Advanced, high-res MRI scans reveal link between cognitive abilities and ‘tree ring’ layers in the brain

Summary: Object and facial recognition abilities are associated with the same brain area but are characterized by different depths of cortical layers, which form at the age each ability was acquired.

Source: Vanderbilt University

Object recognition and facial recognition may seem like similar abilities, but new research finds that these behaviors are on the opposite ends of the spectrum when it comes to physical signatures in the brain.

According to a new study, published by a team of scientists at Vanderbilt, both recognition abilities are associated with the same area of the brain—the cortex—but are characterized by different depths of cortical layers—which, like tree rings, form at the age at which each ability was acquired.

The research—the first to uncover the ability to predict strength of cognitive function based on cortical layer structure—appears in the Journal of Cognitive Neuroscience.

“Our paper is novel in that we examine the formation and structure of specific layers of a cortical area known as the fusiform face area, and its relationship to unique cognitive functions,” said Isabel Gauthier, David K. Wilson Professor of Psychology and director of the Object Perception Lab at Vanderbilt. “As a result of both our theoretical and imaging work, we can report evidence of a newfound ability to predict facial and object recognition abilities based on the depth of these layers.”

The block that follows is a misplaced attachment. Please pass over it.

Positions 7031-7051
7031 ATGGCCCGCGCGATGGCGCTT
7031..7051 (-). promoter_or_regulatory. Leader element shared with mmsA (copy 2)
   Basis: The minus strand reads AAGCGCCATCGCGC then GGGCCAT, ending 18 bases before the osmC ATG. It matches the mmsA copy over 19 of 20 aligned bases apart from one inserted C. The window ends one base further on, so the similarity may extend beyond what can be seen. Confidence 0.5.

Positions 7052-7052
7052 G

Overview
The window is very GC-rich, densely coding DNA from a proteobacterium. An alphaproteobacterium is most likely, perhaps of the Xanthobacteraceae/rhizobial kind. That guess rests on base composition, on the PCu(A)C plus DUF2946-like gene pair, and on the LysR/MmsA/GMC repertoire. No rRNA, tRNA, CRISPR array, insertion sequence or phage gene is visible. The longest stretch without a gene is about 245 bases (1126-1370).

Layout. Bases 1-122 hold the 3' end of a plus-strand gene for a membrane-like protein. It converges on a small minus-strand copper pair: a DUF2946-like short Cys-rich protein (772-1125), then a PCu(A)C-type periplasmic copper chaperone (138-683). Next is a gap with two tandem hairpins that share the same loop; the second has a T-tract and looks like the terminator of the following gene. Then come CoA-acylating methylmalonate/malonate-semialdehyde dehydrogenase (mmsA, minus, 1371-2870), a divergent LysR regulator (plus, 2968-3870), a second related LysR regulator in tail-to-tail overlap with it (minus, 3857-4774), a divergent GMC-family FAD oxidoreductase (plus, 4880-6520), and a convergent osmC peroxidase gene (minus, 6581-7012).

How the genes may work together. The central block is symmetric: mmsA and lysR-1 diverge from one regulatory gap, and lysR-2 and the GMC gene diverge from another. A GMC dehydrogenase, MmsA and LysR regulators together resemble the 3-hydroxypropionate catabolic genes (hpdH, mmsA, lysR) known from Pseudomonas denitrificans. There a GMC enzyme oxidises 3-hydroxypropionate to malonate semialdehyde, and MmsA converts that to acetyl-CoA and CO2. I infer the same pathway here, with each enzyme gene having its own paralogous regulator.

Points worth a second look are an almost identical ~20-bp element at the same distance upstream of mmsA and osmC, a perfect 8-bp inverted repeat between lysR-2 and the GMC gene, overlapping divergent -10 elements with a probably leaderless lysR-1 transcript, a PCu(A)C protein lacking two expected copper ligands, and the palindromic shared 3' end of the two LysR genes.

In particular, the outer layers of the cortex may shrink over time and do so more in some people than others, thanks to processes in the brain that cause the connections to other brain areas to be pruned during early development. As such, skills like facial recognition are associated with thinner outer cortical layer, since humans begin learning faces in early childhood and a lot of pruning may result in the best connections in adults.

Meanwhile, object recognition (the researchers used cars in this study) is associated with a thicker fusiform face area, for all layers of the cortex. This is because we learn these objects later in life, and the mechanisms that support this learning is not specific to any one layer.

This shows brain scans
A typical high resolution scan at 7T showing the fusiform gyrus. Below is the resolution of the images captured for the latest study. The image is credited to Isabel Gauthier / Vanderbilt University.

Using ultra high-resolution MRI technology, the team also achieved a first for medical imaging. Using a powerful 7-Tesla magnet, the team conducted meticulous scans of deep, middle and superficial cortical layers in 14 adult male individuals during the study, and combined the averages of their scans for high-definition images with clear outlines of brain layers.